It wouldn’t be a major trip without the loss of things either misplaced, absentmindedly set down or just plain left behind. For example, my Spanish-to-English dictionary that rests on a table outside St. Jean or a bag of chocolates and my guidebook left in a stall in the bano de hombres of Pamplona’s major catedral. Honestly the tasty chocolates were the bigger loss; I wasn’t too enamored with the jumbled and confusing guidebook. Both were quickly replaced.
Replaced, too, is the temporary gaiety influenced by cervezas and vino; those mask the real and true meaning – a spiritual quest – that has driven pereginos in their thousands to walk through Spain for nearly 1,000 years.
Pilgrims such as Gibert, a young Brazilian, and an unnamed 20-year-old from Arizona, both of whom are overt about the answers to life questions they hope their Camino journeys may provide. Others, like me, walk for lesser reasons, as Hillary said of Everest, “… because it’s there.” This heathen is under no illusions otherwise.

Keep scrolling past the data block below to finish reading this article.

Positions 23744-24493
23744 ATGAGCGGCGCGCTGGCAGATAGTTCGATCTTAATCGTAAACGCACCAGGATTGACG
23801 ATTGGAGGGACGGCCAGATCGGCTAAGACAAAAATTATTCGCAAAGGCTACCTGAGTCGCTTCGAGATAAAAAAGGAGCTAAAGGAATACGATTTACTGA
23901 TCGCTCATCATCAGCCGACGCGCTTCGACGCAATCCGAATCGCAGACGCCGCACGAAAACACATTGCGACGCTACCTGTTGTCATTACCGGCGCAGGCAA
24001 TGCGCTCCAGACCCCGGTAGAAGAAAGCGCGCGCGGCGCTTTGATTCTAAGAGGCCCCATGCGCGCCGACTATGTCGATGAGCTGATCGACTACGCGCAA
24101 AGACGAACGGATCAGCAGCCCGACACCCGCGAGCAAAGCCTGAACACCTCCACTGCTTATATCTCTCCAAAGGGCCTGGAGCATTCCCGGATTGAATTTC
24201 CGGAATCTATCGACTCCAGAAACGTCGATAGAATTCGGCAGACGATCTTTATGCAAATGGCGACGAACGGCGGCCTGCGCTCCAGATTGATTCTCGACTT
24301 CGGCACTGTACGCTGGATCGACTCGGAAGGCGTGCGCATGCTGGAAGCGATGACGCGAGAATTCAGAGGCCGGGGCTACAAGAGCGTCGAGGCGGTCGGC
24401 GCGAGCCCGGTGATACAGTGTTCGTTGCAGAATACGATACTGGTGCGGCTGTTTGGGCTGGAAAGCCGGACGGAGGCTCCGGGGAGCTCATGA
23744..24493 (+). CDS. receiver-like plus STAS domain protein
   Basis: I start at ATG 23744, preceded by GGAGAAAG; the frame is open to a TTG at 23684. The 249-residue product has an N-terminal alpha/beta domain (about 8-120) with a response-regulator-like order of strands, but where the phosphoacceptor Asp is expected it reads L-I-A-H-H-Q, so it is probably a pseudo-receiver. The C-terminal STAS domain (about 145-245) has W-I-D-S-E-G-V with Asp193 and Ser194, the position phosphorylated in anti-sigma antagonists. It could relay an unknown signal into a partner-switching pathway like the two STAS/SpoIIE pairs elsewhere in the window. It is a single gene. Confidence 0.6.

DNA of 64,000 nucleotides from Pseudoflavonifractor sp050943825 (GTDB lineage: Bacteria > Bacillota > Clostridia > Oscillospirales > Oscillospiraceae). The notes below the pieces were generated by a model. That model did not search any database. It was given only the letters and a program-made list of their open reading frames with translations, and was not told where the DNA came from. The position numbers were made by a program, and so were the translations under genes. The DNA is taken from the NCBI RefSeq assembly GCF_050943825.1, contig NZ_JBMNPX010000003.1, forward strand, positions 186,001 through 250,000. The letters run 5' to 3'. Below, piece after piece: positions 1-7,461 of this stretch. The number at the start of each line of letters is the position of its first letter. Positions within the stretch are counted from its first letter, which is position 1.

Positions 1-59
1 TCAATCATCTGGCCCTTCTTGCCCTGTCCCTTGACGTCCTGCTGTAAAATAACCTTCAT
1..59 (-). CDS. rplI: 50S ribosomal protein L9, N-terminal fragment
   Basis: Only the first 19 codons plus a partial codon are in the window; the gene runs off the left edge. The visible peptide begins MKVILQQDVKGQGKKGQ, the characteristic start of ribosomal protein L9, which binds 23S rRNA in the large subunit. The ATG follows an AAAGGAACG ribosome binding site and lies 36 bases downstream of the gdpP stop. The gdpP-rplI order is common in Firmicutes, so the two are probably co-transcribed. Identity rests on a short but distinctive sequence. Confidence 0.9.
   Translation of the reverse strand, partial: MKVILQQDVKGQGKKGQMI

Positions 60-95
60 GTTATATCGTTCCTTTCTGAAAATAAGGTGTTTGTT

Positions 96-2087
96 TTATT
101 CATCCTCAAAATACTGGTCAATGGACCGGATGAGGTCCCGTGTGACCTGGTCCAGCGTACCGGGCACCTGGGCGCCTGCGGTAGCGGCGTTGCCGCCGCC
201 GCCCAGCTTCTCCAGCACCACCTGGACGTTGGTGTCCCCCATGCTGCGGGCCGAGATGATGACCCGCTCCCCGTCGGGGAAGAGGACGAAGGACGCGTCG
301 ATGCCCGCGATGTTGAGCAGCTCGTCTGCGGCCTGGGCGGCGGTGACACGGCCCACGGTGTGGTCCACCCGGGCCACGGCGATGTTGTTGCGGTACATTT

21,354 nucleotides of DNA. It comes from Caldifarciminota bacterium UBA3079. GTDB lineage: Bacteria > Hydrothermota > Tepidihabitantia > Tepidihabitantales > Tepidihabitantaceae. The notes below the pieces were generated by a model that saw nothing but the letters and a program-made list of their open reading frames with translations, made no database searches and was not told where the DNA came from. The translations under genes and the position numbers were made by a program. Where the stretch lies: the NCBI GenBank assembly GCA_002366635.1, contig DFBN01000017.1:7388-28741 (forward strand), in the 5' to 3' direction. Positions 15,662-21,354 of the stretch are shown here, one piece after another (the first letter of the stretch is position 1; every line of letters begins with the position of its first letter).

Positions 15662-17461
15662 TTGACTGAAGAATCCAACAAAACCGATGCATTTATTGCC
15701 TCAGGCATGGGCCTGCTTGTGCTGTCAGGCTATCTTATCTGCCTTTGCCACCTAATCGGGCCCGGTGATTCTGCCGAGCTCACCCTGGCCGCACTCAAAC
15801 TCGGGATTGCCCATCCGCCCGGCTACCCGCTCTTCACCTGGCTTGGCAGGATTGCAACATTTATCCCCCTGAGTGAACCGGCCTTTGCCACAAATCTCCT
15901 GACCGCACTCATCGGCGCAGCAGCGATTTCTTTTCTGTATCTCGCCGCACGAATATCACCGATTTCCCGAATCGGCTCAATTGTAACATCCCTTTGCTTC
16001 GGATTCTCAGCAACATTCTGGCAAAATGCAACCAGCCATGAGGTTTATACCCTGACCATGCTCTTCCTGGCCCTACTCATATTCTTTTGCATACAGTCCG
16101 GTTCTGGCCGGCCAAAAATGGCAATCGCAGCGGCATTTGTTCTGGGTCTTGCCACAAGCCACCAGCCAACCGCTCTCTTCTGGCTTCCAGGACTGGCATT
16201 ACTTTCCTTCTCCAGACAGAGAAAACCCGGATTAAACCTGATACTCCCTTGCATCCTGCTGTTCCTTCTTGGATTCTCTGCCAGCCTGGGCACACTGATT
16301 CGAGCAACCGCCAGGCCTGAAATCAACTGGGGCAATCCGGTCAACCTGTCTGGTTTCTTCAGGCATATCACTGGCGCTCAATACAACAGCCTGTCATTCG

But there is no overlooking the religious, spiritual element; it is present in virtually every step. Iglesias dot the route in close proximity to the route dictated by tradition and history. Religious symbols, either ancient or newly fashioned by pilgrims, are visible within feet of the path. It is why the Giberts and others trod for nearly 600 miles. They expect to discover an internal or external influence to manifest itself for their benefit.
The brief backstory. St. James is the patron Saint of Spain. Although James never walked the physical path, nevertheless the Camino honors him via roadways from several directions – from Belgium, Germany and Russia, et al – that converge at a common start point, St. Jean Pied de Port, France.
So my quest differs marginally from that taken by the faithful. I suppose the best others like me can hope for is for the same result Gibert and others so earnestly believe will happen to them.